Spain’s larger banks will not be forced into politically motivated mergers, according to government officials, following concern that recent government pressure for consolidation could imperil the interests of their shareholders.

Banks in Spain, which have been encouraged by new legislation to swallow weaker rivals, will not be railroaded into “unnatural mergers” that would risk frightening international investors and draining foreign capital from the sector, the officials said.

Investors in BBVA and Santander, Spain’s two largest banks by assets and those with the most geographically diverse shareholder bases, have expressed concerns that political considerations could create a “Lloyds-HBOS situation”, in reference to the UK bank merger that saw the combined entity stumble into a state bail-out.

“We have been examining the risks internally, and have talked with the banks,” said one UK-based large institutional investor. “They can say to the Spanish government, do you really want to create another Lloyds-HBOS situation, where a strong bank then needs state aid?”

Both Santander and BBVA have informed investors that they would not take any action that would be against their interests, according to people who have talked to the banks.

The concerns about government interference follow new plans to force banks to realise larger losses on bad property loans and to accelerate consolidation in what is the world’s most overbanked country, where it is estimated that there is one branch for every 1,000 people.

Bankia, formed from a merger of seven regional savings bank to create the country’s third-largest lender by assets, has been the subject of speculation, but has denied that it plans any merger with BBVA, Santander or La Caixa, the Catalan bank.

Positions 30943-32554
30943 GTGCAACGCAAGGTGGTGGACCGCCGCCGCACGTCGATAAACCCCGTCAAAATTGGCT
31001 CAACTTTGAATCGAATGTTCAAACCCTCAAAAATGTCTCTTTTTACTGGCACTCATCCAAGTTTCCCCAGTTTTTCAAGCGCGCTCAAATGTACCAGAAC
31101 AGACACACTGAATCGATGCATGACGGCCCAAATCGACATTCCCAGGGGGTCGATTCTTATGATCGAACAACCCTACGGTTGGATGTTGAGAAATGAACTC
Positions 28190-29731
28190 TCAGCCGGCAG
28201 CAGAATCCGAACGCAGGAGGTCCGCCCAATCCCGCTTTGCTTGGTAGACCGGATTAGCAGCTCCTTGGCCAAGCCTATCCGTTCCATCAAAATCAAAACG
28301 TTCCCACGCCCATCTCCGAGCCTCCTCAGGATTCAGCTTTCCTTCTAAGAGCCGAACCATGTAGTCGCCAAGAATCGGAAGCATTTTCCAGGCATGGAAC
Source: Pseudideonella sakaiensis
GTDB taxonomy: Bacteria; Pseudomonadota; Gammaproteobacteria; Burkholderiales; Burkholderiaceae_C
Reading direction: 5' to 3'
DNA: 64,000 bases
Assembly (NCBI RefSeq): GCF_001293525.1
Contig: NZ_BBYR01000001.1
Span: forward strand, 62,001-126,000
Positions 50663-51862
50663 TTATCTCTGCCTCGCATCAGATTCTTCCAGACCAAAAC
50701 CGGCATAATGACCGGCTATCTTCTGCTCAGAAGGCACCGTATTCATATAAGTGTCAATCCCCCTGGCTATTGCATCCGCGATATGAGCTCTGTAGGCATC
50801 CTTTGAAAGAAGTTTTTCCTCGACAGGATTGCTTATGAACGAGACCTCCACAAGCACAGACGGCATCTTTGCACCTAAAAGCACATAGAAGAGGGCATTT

“If you asked me a year ago [about forced mergers], I would have said that the possibility was very, very low. Right now, I am not so sure,” said Santiago Lopez, an analyst at Exane BNP Paribas.

“The new government in reality is taking certain measures that lead me to believe they could force stronger banks to take over weaker ones. The possibility is low, but not impossible.”

Mariano Rajoy, Spain’s prime minister, has said further consolidation will be required. Under the new rules, banks that merge are given extra time to reach the increased provision needs set out by the government.

Other analysts have argued that while Spain’s larger banks would be unlikely to risk angering their investors by increasing their exposure to the troubled domestic market, a large deal would still be possible if the correct state incentives were offered, such as an asset protection scheme.

“This could also been seen by management teams as a once-in-a-lifetime opportunity to become the dominant bank in Spain – but only if you cover your back,” said Juan Pablo López, an analyst at Espirito Santo Investment Bank.

He added: “Everything has a price, but if there is not an [asset protection scheme], shareholders probably would not be happy. To increase exposure to Spain right now would also be hard to sell to shareholders unless the price was very attractive.”

Sabadell, a midsized Catalan bank, was granted an asset protection scheme backed by Spain’s industry funded deposit guarantee fund when it purchased the rescued caja CAM last year.

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